Quantcast
Home / Legal News / Federal judge announces end to controversial blog

Federal judge announces end to controversial blog

(Screen shot from the Hercules and Umpire blog)

(Screen shot from the Hercules and Umpire blog)

By MARGERY A. BECK
Associated Press

U.S. District Judge Richard Kopf

U.S. District Judge Richard Kopf

OMAHA, Neb. (AP) — A federal judge whose public online writings have been a lightning rod for controversy says he’s shutting down his blog.

Senior U.S. District Judge Richard Kopf announced Thursday on his blog “Hercules and the Umpire,” that he would no longer blog. The reason, he said, has nothing to do with recent comments he wrote calling Republican presidential candidate and Texas Sen. Ted Cruz “unfit to become president,” drawing protests from some Cruz supporters.

Instead, Kopf said he decided to stop blogging after learning that a majority of court employees at a recent retreat had indicated, by a show of hands, that the blog had become an embarrassment to the court.

“There is nothing more important to me than the United States District Court for the District of Nebraska,” Kopf wrote in Thursday’s blog post. “If I have lost the confidence of our employees through publishing the blog, then I have harmed the Court. I cannot tolerate that thought, and I have therefore decided to pull the plug.”

It’s the second time Kopf has declared the blog’s demise. He first shut it down on Jan. 1, 2014, saying he’d written everything he wanted to say, only to revive it two months later.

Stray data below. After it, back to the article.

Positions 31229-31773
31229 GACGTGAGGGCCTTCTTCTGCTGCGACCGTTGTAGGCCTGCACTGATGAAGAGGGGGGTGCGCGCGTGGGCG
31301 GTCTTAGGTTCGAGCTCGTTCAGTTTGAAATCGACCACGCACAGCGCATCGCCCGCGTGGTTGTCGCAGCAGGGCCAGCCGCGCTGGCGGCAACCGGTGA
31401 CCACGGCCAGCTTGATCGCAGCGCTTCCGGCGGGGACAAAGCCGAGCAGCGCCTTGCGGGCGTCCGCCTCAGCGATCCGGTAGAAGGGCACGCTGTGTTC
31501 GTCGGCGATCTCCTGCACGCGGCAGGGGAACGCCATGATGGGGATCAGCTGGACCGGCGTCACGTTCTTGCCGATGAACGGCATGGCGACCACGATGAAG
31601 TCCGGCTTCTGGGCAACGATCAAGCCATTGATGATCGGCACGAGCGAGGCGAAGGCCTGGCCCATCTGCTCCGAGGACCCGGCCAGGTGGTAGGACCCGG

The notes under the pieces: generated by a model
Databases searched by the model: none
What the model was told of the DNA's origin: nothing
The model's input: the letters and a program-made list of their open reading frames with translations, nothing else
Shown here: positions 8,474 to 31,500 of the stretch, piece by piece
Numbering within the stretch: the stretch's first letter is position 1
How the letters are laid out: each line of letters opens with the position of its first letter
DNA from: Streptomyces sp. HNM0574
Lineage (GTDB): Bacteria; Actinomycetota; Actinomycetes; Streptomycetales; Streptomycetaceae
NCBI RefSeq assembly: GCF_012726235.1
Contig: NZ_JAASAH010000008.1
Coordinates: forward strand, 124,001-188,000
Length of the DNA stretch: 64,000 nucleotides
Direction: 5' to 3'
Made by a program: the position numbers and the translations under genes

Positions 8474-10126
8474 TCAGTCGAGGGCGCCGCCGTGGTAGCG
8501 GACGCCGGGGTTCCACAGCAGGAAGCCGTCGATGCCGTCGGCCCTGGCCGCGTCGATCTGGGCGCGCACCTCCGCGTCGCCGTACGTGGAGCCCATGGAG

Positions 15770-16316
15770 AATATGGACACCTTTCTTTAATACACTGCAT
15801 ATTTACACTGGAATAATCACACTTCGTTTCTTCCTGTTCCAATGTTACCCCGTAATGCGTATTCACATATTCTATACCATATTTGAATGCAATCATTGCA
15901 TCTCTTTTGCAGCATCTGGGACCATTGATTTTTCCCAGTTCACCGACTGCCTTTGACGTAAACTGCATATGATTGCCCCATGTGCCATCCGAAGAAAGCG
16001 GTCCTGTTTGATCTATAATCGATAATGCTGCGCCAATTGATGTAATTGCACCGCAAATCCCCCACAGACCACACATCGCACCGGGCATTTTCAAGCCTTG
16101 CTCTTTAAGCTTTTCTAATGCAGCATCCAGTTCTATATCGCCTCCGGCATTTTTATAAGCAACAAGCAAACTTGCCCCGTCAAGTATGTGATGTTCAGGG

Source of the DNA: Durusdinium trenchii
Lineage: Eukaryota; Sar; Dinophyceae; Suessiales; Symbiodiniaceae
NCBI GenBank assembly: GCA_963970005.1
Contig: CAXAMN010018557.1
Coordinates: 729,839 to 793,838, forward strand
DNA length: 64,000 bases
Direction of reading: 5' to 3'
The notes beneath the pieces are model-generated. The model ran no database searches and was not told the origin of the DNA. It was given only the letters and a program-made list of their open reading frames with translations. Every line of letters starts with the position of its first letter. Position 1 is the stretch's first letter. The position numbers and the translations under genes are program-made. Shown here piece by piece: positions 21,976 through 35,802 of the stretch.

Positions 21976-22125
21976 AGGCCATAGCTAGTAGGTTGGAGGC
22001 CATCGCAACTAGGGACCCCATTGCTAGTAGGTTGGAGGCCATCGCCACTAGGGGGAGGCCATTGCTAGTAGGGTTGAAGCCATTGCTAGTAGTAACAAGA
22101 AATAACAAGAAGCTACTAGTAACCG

This time, the judge said, he means it.

Kopf has posted everything from videos of his grandkids to writings about his battle with cancer to opinions on various court cases. In 2013, he told Congress to “go to hell” for allowing a brief federal government shutdown. His post in March 2014, in which he called himself “a dirty old man” and suggested that young women attorneys need to dress more conservatively in court, drew a firestorm of criticism.

In June 2014, the judge used an obscene reference to suggest that the U.S. Supreme Court should not have heard a case in which it found that some businesses can, because of their religious beliefs, choose not to comply with the federal health care law’s requirement that contraception coverage be provided to workers at no extra charge.

None of those controversies pressured him to end the blog, he said. Neither did Chief U.S. District Judge Laurie Smith Camp nor any other official ask him to stop blogging, he said.

Kopf declined to comment when reached at his home Saturday.

Kopf said in his final post that he would close the blog to comments next week, but archive what’s already been written so that it remains accessible online.

Leave a Reply

Your email address will not be published. Required fields are marked *

*